I have written how, in a meditation many years ago, I saw the image of myself as a smiling toddler and new that that was my true Buddha self, my unwounded heart. I have written about how when I conjure up the image of that toddler and feel him holding my hand, I smile beneficently at the world.
I have also written about how several years ago, I came upon the realization that I had the power to change how I experienced life by changing my energy flow. All my life I had been receiving and reacting to the negative energy that surrounded me. But I had the power to let the positive energy inside my heart flow outward, saying “hello” in my mind to everything, creating in effect a forcefield around me that negativity couldn’t penetrate. See my post, “Change Your Life by Changing the Direction of the Energy Flow.”
In my recent meditation, when I recited my mantra, I realized that the way to see things through the eyes of my unwounded heart, to see things through the eyes of that smiling toddler was by saying “hello” in my mind to everything and everyone. Having a healthy curiosity and no negativity regarding anything. Changing the energy flow. I finally connected the dots.
When I was living in New York City, I used to frequently, without thought, practice saying “hello” in my mind to those around me, especially in the subway. And it turned a negative experience into a positive one. I felt radiant when I implemented that practice. And sometimes, people would even smile back at me.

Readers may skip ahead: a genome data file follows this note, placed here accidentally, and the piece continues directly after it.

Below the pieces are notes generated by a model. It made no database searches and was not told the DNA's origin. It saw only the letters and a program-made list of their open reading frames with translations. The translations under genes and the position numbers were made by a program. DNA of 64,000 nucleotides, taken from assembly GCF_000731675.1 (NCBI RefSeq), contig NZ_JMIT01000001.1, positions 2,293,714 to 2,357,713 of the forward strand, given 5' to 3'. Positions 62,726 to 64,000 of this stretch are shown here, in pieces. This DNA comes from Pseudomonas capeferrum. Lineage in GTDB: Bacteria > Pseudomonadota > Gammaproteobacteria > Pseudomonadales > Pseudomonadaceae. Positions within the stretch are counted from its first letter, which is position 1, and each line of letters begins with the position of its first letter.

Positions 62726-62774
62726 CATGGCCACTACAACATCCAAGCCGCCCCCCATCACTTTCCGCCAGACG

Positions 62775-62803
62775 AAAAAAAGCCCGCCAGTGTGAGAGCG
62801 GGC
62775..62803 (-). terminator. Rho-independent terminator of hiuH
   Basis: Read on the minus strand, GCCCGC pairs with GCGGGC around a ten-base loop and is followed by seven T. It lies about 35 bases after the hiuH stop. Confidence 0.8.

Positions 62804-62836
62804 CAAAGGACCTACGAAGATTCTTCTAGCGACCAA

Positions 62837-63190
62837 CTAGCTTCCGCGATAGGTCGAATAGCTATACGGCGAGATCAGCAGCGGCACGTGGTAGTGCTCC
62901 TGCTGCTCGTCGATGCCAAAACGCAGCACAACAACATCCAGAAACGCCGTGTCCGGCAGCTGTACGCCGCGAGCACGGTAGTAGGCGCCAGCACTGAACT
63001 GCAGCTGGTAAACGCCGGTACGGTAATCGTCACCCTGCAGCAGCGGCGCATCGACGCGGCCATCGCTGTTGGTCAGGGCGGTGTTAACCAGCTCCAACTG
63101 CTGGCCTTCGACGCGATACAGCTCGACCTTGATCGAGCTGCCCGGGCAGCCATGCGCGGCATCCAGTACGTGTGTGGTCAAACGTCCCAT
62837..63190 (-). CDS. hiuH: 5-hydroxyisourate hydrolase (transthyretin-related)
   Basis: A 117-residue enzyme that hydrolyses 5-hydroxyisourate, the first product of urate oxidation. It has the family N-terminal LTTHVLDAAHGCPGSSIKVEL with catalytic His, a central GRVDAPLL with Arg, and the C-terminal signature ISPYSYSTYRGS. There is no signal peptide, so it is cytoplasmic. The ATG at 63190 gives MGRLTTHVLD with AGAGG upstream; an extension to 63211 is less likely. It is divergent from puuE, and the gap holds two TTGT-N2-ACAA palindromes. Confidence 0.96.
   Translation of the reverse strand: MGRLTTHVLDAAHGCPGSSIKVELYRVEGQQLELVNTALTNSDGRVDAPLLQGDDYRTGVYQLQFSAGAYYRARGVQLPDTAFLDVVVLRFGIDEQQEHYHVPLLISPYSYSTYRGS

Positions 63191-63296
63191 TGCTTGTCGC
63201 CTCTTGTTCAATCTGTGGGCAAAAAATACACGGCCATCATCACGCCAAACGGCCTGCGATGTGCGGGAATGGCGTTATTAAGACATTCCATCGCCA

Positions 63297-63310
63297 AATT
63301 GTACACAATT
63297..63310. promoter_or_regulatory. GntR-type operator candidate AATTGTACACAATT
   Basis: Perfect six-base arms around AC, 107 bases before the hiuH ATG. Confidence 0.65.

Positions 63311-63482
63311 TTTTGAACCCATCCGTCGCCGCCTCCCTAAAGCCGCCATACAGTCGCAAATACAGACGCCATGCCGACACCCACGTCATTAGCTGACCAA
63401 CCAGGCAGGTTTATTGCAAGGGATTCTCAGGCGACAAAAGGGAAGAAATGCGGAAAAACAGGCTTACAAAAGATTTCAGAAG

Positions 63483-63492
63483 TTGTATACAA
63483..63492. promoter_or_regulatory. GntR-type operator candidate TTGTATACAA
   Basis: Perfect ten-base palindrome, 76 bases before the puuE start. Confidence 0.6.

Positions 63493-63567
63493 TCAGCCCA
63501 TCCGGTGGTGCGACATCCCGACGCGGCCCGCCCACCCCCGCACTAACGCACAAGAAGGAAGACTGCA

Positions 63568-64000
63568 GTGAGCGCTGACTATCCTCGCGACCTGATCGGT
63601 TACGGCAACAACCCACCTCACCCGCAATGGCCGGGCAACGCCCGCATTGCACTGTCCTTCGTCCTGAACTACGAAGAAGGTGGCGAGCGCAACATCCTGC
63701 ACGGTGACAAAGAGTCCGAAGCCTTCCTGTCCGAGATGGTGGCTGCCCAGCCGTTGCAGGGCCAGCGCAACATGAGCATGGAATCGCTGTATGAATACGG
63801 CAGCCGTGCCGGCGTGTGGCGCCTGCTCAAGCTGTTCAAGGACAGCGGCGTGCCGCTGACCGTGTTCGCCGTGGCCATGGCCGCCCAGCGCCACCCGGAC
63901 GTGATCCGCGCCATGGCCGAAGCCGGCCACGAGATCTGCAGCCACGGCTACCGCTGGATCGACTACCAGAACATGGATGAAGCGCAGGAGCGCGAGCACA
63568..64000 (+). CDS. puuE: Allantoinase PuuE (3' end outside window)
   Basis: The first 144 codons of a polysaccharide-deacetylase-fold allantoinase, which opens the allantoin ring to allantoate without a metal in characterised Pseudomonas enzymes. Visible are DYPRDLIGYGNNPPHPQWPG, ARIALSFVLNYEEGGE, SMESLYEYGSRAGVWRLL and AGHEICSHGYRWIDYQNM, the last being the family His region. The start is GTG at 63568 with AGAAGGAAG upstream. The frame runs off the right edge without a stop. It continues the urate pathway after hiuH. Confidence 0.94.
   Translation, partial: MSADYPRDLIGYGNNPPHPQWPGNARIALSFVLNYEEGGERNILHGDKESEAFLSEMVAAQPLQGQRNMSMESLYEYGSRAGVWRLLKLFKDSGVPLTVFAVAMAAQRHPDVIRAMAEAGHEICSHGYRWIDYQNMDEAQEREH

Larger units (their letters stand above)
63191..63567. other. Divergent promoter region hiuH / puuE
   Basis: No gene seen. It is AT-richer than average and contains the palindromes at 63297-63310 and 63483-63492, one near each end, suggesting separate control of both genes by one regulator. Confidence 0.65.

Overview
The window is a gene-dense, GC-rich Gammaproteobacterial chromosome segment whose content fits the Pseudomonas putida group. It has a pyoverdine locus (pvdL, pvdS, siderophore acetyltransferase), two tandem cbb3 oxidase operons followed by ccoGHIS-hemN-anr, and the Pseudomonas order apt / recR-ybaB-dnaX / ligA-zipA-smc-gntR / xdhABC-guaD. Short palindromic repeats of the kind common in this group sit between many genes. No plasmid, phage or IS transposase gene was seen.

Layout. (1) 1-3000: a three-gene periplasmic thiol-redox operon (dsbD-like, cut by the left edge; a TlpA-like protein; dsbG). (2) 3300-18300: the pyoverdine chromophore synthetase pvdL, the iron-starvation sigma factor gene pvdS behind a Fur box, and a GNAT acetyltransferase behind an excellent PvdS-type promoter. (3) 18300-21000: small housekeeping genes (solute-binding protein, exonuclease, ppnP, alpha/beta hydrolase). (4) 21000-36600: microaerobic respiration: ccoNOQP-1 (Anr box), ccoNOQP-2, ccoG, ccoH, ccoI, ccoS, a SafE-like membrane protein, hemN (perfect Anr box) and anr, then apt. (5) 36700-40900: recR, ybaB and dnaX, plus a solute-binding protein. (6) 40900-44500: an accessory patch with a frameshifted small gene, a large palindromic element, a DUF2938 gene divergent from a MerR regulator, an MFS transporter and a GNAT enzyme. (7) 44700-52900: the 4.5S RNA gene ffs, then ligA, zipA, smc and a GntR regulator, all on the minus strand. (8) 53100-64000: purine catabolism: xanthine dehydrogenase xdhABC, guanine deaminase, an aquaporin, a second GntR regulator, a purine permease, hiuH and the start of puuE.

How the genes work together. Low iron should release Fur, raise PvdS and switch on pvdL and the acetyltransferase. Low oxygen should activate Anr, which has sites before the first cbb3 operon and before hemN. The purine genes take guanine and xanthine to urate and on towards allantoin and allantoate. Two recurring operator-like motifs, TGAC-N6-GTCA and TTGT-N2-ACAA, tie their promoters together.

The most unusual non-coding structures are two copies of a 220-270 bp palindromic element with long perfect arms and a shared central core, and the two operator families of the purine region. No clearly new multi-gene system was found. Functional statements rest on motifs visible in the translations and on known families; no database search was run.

Why does it have that effect? I read a teaching recently that we should create or see our consciousness in all other beings and things, whether plants and animals or even inanimate objects. Certainly the same holds true for other people. When I would say “hello” in my mind to others, I saw my consciousness in them, and so saw them as smiling toddlers; suddenly their sour or depressed faces turned into a big smile in my mind.
I’m aware that since leaving New York I haven’t done this practice often. I think it’s because in New York I was living in a very antagonistic environment, and my saying “hello” to everyone was a defensive act. Since leaving New York, I have not been in an antagonistic environment and so I felt no need to perform this practice.
It is proof of the Buddhist saying that every challenge is an opportunity for growth. When I was faced by the challenge of living in New York, I grew. When that challenge was removed, I lapsed into complacency.
As a result, I have not had that radiant feeling for quite some time. But now I have formed the intent to implement this practice again, every day. At first it will be purposeful, but in time it will become my default way of relating to everything around me, just like the smiling toddler.